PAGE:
A Fairy tree is usually a Hawthorn or an Ash tree but what makes them stand out from any other tree of its kind is their location. A Fairy tree is found standing by itself in a centre of a field or on the side of the road and they’re quite easy to spot, if you know what you are looking for. Some of these trees have stones surrounding its base for protection but who put them there? The locals or the wee folk?
Hawthorn trees are “steeped in legend and folklore” thanks in part to the time when their flowers bloom in the spring – which coincides with Bealtaine, a festival linked to ancient Irish tradition, and particularly fairy folklore.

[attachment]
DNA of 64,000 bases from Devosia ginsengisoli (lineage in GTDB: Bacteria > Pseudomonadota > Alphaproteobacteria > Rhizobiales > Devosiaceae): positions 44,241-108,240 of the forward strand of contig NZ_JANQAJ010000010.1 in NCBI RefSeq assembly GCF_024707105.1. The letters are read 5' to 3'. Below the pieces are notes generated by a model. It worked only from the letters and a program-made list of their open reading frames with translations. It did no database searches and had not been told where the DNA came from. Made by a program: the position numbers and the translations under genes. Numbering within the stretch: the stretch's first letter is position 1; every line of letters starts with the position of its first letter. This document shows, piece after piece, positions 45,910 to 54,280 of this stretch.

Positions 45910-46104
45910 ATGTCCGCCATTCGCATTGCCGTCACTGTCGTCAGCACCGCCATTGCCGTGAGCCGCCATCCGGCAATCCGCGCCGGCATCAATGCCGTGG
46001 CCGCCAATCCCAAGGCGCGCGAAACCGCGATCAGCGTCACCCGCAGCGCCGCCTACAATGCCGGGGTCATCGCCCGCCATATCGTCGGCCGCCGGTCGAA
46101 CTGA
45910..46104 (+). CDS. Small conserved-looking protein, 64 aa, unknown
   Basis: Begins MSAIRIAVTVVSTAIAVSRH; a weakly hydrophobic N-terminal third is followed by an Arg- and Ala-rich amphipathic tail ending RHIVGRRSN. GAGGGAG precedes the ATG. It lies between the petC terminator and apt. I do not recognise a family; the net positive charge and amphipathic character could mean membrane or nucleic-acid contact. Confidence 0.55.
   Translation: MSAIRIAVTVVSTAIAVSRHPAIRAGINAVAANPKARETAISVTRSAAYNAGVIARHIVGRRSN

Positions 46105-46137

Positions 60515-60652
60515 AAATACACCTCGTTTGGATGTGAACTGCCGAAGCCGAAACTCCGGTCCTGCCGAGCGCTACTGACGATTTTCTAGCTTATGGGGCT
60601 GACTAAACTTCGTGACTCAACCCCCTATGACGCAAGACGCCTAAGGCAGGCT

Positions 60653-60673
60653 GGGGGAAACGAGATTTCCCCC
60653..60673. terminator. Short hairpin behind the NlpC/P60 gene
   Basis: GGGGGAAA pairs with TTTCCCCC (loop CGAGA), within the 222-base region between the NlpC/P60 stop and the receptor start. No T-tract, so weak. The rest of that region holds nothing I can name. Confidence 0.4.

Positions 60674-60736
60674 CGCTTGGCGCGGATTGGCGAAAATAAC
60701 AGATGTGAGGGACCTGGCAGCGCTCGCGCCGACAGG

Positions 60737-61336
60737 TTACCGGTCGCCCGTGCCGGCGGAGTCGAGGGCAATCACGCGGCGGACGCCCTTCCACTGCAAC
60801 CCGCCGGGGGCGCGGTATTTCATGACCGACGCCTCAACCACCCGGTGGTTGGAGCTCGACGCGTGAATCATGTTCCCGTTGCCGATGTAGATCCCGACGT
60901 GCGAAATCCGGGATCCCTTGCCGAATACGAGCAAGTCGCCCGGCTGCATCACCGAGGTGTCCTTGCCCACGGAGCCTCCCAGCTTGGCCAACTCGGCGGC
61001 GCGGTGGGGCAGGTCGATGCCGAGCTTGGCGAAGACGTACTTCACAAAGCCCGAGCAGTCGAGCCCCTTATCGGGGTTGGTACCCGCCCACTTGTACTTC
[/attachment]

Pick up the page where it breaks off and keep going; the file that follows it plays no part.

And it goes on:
It is also said that when a hawthorn grows in close proximity to both oak and ash trees, fairies are found.
The folklore surrounding Ireland’s fairy trees is taken seriously. As well as being a place where visitors impart their wishes, another function of the fairy tree is to protect and encourage the well-being of the surrounding hedgerows.
No matter the time of year, the fairy trees on the Hill of Tara will have the evidence of hundreds of prayers and wishes, tied to the tree blowing in the breeze. Each symbolising someone’s continuing faith in Celtic mythology that is thousands of years old.